Edward Cargill

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Edward Cargill
Edward Bowes Cargill.jpg
Portrait of Edward Cargill
Member of the New Zealand Parliament
for Bruce
In office
31 July 1862 – 21 June 1865
Preceded by Charles Kettle
Succeeded by James Macandrew
23rd Mayor of Dunedin
In office
1897–1898
Preceded by Hugh Gourley
Succeeded by William Swan
Personal details
Born 1823
Edinburgh, Scotland
Died 9 August 1903
Dunedin, New Zealand
Relations John Cargill (brother)
Francis Petre (son-in-law)
Parents William Cargill
Profession businessman, politician

Edward Bowes Cargill (1823 – 9 August 1903) was a 19th-century businessman and Member of Parliament in Dunedin, Otago, New Zealand. He was the Mayor of Dunedin from 1897 to 1898.

Early life[edit]

Cargill was born in Edinburgh, Scotland in 1823; he was the seventh son of William Cargill, one of Otago's most prominent settlers.[1] John Cargill was an elder brother.[2] Edward Cargill was educated in Edinburgh and, after the family moved to England, at Norwich Grammar School and at Perone's School. He went to sea from age 14 and visited Australia and the Far East. In 1844, he settled in Ceylon and worked for the Bank of Western India. He was then a merchant in Ceylon and was in various partnerships.[1] Cargill then went to Melbourne in Australia, where he stayed from 1855 to 1857 an importer of Eastern goods.

Life in New Zealand[edit]

Cargill moved to Dunedin in New Zealand, where he was initially in a partnership with Johnny Jones as a merchant and ship owner. They dissolved their partnership in 1861 and he partnered with his brother John. Their business prospered due to the Otago Gold Rush, but their premises burned down twice (in late 1861 and in early 1864). The business expanded and many ships were bought, but Cargill made significant losses during the recession in the 1880s, which caused him to retire from business in 1889.[1]

Political career[edit]

New Zealand Parliament
Years Term Electorate Party
1862–1865 3rd Bruce Independent

Cargill represented the Bruce electorate from 1862 to 1865, when he resigned.[3] He represented the Western electorate on the Otago Provincial Council (24 February 1862 – 7 February 1862), and represented the Town of Dunedin electorate for two terms (22 May 1863 – 10 January 1867; 13 March 1871 – 13 March 1873).[4] He was twice on the Executive Council of Otago Province and served as Provincial Secretary (19 August 1863 – 15 September 1863; 13 April 1871 – 2 June 1871).[5][6] He was on the University of Otago board. He contested the 1887 election in the Dunedin Central electorate,[7] but was beaten by Frederick Fitchett.[8]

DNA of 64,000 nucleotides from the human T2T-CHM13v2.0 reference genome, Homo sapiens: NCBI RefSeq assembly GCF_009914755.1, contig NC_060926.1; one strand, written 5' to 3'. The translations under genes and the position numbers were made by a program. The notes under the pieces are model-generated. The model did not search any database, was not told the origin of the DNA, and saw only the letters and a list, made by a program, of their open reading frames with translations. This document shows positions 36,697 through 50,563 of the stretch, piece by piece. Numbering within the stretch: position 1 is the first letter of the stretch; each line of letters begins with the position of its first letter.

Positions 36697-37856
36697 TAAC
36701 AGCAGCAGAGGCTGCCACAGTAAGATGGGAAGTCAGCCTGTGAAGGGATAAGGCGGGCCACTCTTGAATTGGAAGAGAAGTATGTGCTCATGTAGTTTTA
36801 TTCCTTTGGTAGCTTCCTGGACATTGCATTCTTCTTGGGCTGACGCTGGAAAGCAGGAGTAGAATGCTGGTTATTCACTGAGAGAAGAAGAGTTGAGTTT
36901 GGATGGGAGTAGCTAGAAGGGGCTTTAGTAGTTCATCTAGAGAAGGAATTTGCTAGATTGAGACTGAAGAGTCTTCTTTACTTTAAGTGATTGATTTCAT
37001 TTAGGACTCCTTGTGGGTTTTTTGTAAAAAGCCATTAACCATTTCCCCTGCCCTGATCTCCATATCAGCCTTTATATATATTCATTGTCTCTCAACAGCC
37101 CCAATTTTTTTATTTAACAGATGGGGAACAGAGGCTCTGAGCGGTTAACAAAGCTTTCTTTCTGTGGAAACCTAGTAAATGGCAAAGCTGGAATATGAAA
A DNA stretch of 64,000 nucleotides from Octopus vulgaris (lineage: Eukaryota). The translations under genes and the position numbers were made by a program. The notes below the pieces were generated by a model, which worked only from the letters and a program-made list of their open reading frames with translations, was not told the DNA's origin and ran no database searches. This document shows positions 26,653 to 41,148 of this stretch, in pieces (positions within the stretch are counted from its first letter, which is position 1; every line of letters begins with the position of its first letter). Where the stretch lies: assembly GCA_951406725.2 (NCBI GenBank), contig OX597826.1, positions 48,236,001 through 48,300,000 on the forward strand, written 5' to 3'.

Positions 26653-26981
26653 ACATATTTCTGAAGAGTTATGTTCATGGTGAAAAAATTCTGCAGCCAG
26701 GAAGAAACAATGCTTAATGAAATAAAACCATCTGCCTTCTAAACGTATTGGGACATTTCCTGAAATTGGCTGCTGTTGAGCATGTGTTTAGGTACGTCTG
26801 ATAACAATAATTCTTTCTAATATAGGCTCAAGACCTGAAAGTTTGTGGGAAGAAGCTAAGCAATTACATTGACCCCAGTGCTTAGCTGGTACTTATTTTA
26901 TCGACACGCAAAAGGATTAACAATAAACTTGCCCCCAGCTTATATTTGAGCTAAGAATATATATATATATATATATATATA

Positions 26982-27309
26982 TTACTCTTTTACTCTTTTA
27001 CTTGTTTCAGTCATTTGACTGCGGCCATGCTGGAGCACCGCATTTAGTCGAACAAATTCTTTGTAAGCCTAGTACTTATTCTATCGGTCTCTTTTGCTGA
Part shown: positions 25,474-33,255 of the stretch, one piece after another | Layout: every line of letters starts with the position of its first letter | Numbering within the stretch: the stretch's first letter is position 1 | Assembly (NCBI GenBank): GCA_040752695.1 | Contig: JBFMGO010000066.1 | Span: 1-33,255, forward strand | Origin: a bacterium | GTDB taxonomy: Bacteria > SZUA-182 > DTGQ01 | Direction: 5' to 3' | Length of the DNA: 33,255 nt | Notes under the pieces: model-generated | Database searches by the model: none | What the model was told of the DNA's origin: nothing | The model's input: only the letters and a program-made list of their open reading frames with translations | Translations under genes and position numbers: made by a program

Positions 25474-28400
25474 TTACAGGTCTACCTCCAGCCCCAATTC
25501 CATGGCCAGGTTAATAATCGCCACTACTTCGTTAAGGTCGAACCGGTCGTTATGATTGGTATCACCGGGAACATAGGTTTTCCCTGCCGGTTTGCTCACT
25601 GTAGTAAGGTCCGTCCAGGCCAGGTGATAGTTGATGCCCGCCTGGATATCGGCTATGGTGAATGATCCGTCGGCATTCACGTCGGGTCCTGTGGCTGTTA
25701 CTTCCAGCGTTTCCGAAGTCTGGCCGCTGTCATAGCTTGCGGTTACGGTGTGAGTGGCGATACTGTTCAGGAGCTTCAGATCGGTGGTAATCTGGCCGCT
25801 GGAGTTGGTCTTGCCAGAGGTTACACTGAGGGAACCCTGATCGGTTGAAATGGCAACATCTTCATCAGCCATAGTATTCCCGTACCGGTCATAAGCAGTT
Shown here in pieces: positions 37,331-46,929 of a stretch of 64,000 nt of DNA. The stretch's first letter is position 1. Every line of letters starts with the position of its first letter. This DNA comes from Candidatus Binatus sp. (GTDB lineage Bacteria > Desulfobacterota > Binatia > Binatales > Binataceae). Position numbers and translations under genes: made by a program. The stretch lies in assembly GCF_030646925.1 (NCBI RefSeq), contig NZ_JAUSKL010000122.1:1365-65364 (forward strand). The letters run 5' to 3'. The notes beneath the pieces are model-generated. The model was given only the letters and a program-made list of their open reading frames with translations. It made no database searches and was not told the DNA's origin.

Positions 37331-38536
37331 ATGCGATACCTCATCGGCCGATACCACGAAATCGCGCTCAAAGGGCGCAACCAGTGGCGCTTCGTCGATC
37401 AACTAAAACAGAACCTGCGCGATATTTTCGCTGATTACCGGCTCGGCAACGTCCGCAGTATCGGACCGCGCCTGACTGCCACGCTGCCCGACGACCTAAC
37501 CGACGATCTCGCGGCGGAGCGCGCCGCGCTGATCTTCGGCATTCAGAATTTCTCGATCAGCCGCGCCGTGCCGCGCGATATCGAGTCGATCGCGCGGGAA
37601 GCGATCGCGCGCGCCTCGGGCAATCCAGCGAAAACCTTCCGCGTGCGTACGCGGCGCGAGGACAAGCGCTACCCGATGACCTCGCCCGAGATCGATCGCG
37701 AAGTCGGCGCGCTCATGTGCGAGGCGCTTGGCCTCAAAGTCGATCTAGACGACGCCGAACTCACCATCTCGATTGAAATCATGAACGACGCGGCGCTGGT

He was the Mayor of Dunedin from 1897 to 1898, when the 50th anniversary of the founding of the province of Otago was celebrated.[9]

Home and family[edit]

Cargill had built as his home the distinctive Cargill's Castle in Dunedin, known originally as "The Cliffs". Several kilometres south of the castle is Tunnel Beach, so named because this quiet beach is only accessible through a steeply sloping tunnel cut into the 60 metres (200 ft) high cliffs by the Cargill family. The house was designed by Francis Petre, at the time a young architect; it is also very likely that Petre was the supervisor of the construction of the tunnel. While designing the house, Petre fell in love with Cargill's daughter Margaret. After a difficult courtship (due to Petre's staunch Catholicism and the Cargill family's equally staunch Presbyterianism) the couple were eventually permitted to marry, the wedding taking place in the villa's principal salon on 1 March 1881.[10][11][12]

Cargill died on 9 August 1903.[13]

Notes[edit]

  1. ^ a b c Scholefield 1940, p. 137.
  2. ^ "Death of Mr John Cargill". Otago Witness (2294). 17 February 1898. p. 23. Retrieved 7 October 2010. 
  3. ^ Wilson 1985, p. 188.
  4. ^ Scholefield 1950, p. 220.
  5. ^ Scholefield 1950, p. 217.
  6. ^ Cyclopedia Company Limited (1905). "Mr. Edward Bowes Cargill, J. P.". The Cyclopedia of New Zealand : Otago & Southland Provincial Districts. Christchurch: The Cyclopedia of New Zealand. Retrieved 17 November 2015. 
  7. ^ "The General Elections: City Nominations". Otago Daily Times (7982). 21 September 1887. p. 2. Retrieved 9 June 2012. 
  8. ^ "The General Election, 1887". National Library. 1887. p. 3. Retrieved 25 February 2012. 
  9. ^ "Mayors of Dunedin". Otago Witness (2298). 17 March 1898. p. 62. Retrieved 6 October 2010. 
  10. ^ "Marriage". Evening Star (5610). 2 March 1881. p. 2. Retrieved 16 November 2015. 
  11. ^ Lochhead, Ian J. "Petre, Francis William". Dictionary of New Zealand Biography. Ministry for Culture and Heritage. Retrieved 28 October 2015. 
  12. ^ "Historical Significance of Cargill's Castle". The Cargill's Castle Trust. Retrieved 16 November 2015. 
  13. ^ Scholefield 1940, p. 138.

References[edit]

New Zealand Parliament
Preceded by
Charles Kettle
Member of Parliament for Bruce
1862–1865
Served alongside: Thomas Gillies, Arthur John Burns
Succeeded by
James Macandrew
Political offices
Preceded by
Hugh Gourley
Mayor of Dunedin
1897–1898
Succeeded by
William Swan